15. Kat asked: I’d love to know about the feathers in your logo. Is there a story behind them?

Hi Kat, the logo is made up of two quill pens, which represents how Carina and I began the adventure our love story has been. 11 years ago we, after 6 months of writing each other as teenage pen-pals, I called her up in Germany from across the Ocean in the USA and asked her to be my long-distance girlfriend. Luckily, she said yes! Our correspondence didn’t stop there though… we still have boxes and boxes of handwritten letters we wrote to each other.

16. Kelly asked: My question isn’t related to film, but I’d love to know how do you best network or what do you do to reach your target audience?

Hi Kelly, we found that the best way to “network” is to simply be genuine, helpful people with fellow wedding professionals, in so far as we are able, and never take advantage of anyone. It sounds cliche, but it’s just that simple. The best way we have reached our target audience is by sharing sessions, real and styled, that reach our target audience rather than sharing “everything.” Selectivity is one of the hardest lessons to learn as a photographer, but it’s also one of the most liberating.

17. Robyn asked: Tell us about the Leica M6. What is it exactly and what are the advantages over the Contax, etc? What lens have you shot with on it?

Hi Robyn, The Leica M6 is such a fun and amazing little camera. I borrowed one recently from a friend for a session (it was my birthday present from him and my wife, who organized it), but I am not familiar with it enough to offer any real advice. I will relate our first impressions: it was a LOT of fun, it’s extremely quiet and unobtrusive, and paired with the right lens it has incredible bokeh. It takes some getting used to as far as focusing goes, but once I got the hang of it it was easy to focus. I shot a 35mm summilux on the m6 body. It will probably be our next camera purchase.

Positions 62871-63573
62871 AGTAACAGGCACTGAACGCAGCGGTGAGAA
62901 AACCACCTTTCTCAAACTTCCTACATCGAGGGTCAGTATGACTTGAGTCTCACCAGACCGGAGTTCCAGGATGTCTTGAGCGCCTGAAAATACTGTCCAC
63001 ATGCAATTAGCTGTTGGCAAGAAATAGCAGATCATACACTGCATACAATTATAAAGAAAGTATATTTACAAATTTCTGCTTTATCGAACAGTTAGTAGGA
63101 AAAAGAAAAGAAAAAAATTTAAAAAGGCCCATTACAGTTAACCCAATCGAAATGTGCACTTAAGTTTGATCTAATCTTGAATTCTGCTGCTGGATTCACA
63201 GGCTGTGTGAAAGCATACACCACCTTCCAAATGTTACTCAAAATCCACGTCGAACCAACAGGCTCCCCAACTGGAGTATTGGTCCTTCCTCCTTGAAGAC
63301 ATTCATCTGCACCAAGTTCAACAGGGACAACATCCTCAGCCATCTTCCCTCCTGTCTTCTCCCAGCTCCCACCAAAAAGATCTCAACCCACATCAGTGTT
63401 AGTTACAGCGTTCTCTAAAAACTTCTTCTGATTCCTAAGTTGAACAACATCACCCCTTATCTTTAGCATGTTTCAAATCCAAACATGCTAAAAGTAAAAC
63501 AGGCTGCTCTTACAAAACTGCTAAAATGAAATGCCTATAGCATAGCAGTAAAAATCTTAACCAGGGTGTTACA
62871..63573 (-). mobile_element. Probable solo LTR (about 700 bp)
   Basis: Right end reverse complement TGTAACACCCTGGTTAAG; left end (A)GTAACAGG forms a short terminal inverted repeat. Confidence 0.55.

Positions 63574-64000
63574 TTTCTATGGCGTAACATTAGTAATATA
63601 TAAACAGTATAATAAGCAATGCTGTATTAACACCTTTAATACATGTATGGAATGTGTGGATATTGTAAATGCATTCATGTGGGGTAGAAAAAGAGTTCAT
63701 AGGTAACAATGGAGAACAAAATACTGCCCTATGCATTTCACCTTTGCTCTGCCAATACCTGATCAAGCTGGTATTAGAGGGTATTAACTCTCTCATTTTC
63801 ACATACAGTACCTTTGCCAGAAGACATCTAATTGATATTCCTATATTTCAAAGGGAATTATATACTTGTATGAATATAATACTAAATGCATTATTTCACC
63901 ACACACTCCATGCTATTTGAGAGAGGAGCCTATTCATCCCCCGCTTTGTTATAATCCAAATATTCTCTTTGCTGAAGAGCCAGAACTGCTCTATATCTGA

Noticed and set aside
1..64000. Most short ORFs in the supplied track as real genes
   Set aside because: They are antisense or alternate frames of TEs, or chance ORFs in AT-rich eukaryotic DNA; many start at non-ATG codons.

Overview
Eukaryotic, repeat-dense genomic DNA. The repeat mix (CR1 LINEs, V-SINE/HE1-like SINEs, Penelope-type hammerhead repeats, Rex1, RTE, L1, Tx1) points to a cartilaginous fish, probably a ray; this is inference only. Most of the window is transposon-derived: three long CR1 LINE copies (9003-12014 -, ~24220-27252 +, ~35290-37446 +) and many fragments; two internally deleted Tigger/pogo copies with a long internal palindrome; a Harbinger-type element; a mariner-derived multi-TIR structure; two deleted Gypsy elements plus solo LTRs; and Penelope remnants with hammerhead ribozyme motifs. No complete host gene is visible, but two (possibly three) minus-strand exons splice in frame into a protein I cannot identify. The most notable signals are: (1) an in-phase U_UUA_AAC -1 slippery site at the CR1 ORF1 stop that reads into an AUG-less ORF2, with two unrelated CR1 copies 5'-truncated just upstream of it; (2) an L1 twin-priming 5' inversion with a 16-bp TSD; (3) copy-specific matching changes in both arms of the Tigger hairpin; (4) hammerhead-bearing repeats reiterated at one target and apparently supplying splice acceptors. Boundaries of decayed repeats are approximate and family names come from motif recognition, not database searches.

18. Michele asked: Oh, so so so cool! Recently, I took your advice from April (this blog) and snagged an elan 7 off ebay for $30 shipped with some cheap film. I am going to get it developed quickly so I can see if it works. However, I want to get some better film. What would you suggest to purchase? If things go well, could I then upgrade to another Canon for a little higher quality camera that I could still shoot my my L series lenses in autofocus? And, thank you for being so open and fabulous. Merry Christmas!

Hi Michele, What a neat gift for yourself! That’s great! There are tons of great choices out there; I’d recommend experimenting with them to find what works for you. Kodak Portra 400 and Fuji400h are good places to start. Also Portra 160 is a beautiful film to shoot as long as you have enough light. Portra 800 has noticeable grain, but it is not as bothersome as digital noise. My favorite black and white 35mm film is Kodak Tri-X 400. A better Canon film camera that will work with your L lenses? The best Canon film SLR is probably the EOS 1V. Merry Christmas to you too!

19. Payal asked: Awesome idea. How have you grown your business since the beginning?

Hi Payal, just trying to give the best service we can to clients and other wedding professionals while never losing sight of why we do what we do – a passion for the art of photography.

20. Heather asked: Your work is beautiful! Best tip for getting the wedding party to interact?

Heather, thanks! Try giving them actions to perform, in succession. For example, “Bridesmaids, look at the bride, linking arms,” (feel free to step in and with permission, make adjustments), and usually they start laughing naturally because they are staring at each other. Then, “Everyone look at the camera” while they are still smiling and laughing. Then ask them to walk towards you while linking arms and holding their dresses. If you do this with confidence, and in succession, your subjects usually can react well to your direction.

21. Lindsey asked: I love this idea! I’d love to pick your brains. 1) What advise do you have for a photographer struggling to bring in a clientele in a small town (pop 8000) with so many other photographers available? 2) Marketing. How. What. What works, what doesn’t. How do you reach your target market and plant it in their heads that they want you? 3) Education. What online workshops, if any, do you recommend? Thank you so much for your time and I look forward to your replies!